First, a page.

December 21, 2012
Uyghur farmers have become victims of forced labour, as the Chinese government forces them to work in road construction without pay.
Below is an article published by Radio Free Asia:
Uyghur farmers are being forced to work on road construction without pay as part of a new infrastructure policy in northwestern China, according to residents.
State media reported recently that the Chinese government had allocated 90 million yuan (U.S. $14.4 million) for rebuilding rural roads in the Xinjiang Uyghur Autonomous Region, home to the ethnic Uyghur minority.
The Kashgar Daily newspaper said that the policy, known as “Speed up the Roads and Enrich the People,” began earlier this year.
But a resident of Kashgar prefecture’s Kargilik county, where officials had recently boasted of making significant progress on the policy’s goals, told RFA’s Uyghur Service that Uyghur farmers had been pressed into providing free labor on the road building initiative.
The source from Toguchi village, who spoke on condition of anonymity, said farmers had been made to work on the roads as many as four days a week without pay, in what some sources say is a violation of national law.
“[Authorities] are forcing farmers to work on the roads as a form of ‘unfree labor’ … [They work] two days some weeks, other times three or four,” he said.
The source said that the site of the road work was “four or five kilometers (two to three miles) away,” which required the farmers to travel there using their own donkey carts, motorcycles and other forms of transportation.
“We buy our own food,” the source said, adding that the farmers received no form of pay at all.
The Toguchi villager, who is also a farmer, said that he had taken part in the work himself and said that the number of hours required to work varied each day.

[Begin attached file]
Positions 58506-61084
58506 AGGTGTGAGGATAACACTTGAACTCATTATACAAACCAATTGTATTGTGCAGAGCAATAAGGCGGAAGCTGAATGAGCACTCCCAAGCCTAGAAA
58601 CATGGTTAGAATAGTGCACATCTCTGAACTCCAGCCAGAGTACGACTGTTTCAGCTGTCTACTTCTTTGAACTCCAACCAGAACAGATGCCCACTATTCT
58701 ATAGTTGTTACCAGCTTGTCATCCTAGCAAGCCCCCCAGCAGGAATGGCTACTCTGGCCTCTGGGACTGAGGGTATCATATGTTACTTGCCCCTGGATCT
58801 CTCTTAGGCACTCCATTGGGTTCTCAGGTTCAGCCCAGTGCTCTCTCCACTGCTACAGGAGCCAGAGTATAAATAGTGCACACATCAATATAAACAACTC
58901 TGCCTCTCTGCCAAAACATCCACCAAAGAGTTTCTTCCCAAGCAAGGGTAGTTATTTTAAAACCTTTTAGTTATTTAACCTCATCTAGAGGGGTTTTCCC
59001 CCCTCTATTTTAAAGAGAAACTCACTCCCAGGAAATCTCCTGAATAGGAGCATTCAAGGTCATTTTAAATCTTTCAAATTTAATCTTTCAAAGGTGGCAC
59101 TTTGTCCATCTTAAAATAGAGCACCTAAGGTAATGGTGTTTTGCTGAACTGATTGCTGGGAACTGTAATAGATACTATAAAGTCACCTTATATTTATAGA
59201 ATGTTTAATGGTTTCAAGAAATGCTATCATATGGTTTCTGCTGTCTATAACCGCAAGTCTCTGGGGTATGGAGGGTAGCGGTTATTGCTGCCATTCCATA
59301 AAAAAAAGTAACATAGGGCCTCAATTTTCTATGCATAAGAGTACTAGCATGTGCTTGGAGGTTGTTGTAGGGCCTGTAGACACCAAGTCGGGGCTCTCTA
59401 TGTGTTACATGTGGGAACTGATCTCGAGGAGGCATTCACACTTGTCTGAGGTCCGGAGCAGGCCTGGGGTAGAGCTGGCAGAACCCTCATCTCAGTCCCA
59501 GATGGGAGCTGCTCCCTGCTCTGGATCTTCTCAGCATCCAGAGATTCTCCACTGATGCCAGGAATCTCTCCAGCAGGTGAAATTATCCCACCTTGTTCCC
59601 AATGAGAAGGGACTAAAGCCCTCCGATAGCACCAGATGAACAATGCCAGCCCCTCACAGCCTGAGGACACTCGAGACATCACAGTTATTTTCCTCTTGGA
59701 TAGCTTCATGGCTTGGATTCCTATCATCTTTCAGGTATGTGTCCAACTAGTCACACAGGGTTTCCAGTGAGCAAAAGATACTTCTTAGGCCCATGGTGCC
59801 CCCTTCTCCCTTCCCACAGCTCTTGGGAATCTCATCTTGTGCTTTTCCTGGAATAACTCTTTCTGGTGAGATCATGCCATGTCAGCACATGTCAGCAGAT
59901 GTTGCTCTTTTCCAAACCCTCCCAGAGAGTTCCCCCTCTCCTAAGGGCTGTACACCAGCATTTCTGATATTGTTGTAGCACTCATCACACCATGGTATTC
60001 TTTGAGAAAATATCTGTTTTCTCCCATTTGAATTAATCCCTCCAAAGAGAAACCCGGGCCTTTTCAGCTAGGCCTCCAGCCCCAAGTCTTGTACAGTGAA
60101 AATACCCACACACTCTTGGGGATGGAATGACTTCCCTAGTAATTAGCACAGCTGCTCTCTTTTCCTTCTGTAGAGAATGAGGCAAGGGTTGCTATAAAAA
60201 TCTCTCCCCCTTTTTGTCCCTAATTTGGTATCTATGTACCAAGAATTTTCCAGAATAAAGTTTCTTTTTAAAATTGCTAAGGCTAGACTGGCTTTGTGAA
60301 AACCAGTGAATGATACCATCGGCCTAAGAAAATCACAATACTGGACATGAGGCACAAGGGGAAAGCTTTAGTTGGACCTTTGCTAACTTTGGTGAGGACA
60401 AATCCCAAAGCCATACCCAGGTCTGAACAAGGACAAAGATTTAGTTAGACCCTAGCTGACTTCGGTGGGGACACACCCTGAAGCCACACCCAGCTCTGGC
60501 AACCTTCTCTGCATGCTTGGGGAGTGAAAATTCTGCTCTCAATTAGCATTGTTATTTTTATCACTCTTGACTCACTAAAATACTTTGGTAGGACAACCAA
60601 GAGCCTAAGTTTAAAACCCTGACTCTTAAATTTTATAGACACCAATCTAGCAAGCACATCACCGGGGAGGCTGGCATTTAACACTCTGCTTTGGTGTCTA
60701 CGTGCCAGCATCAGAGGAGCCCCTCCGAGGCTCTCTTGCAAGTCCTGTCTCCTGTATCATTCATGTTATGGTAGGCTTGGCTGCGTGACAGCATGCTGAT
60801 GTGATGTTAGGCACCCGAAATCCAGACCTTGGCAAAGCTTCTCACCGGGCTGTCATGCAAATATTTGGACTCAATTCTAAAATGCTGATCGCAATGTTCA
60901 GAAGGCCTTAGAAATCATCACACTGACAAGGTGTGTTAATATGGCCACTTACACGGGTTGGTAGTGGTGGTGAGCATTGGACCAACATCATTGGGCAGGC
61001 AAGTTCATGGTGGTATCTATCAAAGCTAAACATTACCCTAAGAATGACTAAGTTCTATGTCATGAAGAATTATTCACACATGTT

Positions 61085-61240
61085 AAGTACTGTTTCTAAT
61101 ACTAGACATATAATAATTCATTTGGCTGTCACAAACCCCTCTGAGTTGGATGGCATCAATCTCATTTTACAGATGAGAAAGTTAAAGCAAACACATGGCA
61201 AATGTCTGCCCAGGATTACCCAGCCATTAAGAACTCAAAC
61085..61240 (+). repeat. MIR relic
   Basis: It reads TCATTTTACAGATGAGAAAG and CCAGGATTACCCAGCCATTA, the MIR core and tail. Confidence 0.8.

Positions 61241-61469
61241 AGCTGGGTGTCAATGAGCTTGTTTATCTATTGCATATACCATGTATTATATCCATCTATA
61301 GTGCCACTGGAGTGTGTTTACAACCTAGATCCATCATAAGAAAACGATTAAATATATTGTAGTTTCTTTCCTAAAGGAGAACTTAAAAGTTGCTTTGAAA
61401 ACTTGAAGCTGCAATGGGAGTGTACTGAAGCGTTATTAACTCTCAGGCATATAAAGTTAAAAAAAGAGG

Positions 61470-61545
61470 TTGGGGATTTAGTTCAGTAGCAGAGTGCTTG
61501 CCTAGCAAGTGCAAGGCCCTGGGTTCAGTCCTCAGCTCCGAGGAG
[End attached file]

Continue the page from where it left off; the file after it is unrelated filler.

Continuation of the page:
“We work until we finish the daily workload,” he said.
The source said that farmers who did not participate in the road work were fined or required to pay another laborer to work in their place.
“[The fine is] sometimes 30 yuan (about U.S. $5), sometimes 40 yuan (U.S. $6.50) each time. It is different each time.”
A Kargilik official, who also spoke on condition of anonymity, confirmed that the unfree labor policy had been in effect in the county during the winter.
“If there is [unskilled] construction required, like laying pebbles on dirt roads, the farmers are deployed to do the job for free,” the county official told RFA’s Uyghur Service.
“It is not possible to do it during the busy farming seasons. It must be done when the farmers are free,” the official said when asked why the farmers had been pressed into labor during the winter, when temperatures can reach extreme lows in Xinjiang.
“Another reason for [the policy] is that if the farmers are left free, the government would worry that they might make trouble,” he said, noting a number of what he called violent attacks carried out by Uyghurs in recent years against Han Chinese immigrants to Xinjiang.
The official also confirmed that farmers who refuse to work on the roads face fines, which he said could be “infinitely high.”
“There is no set amount. Their lives are very difficult.”
When asked about the funds allocated for the project by the Chinese government, the official said that he “[did] not know about that,” adding only that he frequently traveled to different villages on business and could see farmers working on roads all over the county.
“The government policy is very good, but whether there is money being sent to the towns, we do not know. [The orders] do not emphasize efficiency. What they are after is controlling the people, so what do you expect?”
The official said that most of the county’s roads that led from villages to regional towns were still of poor condition and that villages in mountainous areas often had no roads between them.
“[From certain villages] if you want to travel to the town center for medical treatment, you have to ride your donkey for three days,” he said.
“How can you talk about development in this kind of situation? It’s unimaginable. We are talking about this in 2012!”
Uyghurs say they have long suffered ethnic discrimination, oppressive religious controls, and continued poverty and joblessness in Xinjiang despite China's ambitious plans to develop its vast northwestern frontier.
Chinese authorities blame Uyghur separatists for a series of deadly attacks in recent years and accuse one group in particular of maintaining links to the al-Qaeda terrorist network.
But experts outside China have questioned the legitimacy of the claims, saying China has exaggerated the threat from Uyghur “separatists” and used its “war on terror” to take the heat off of domestic policies that cause unrest.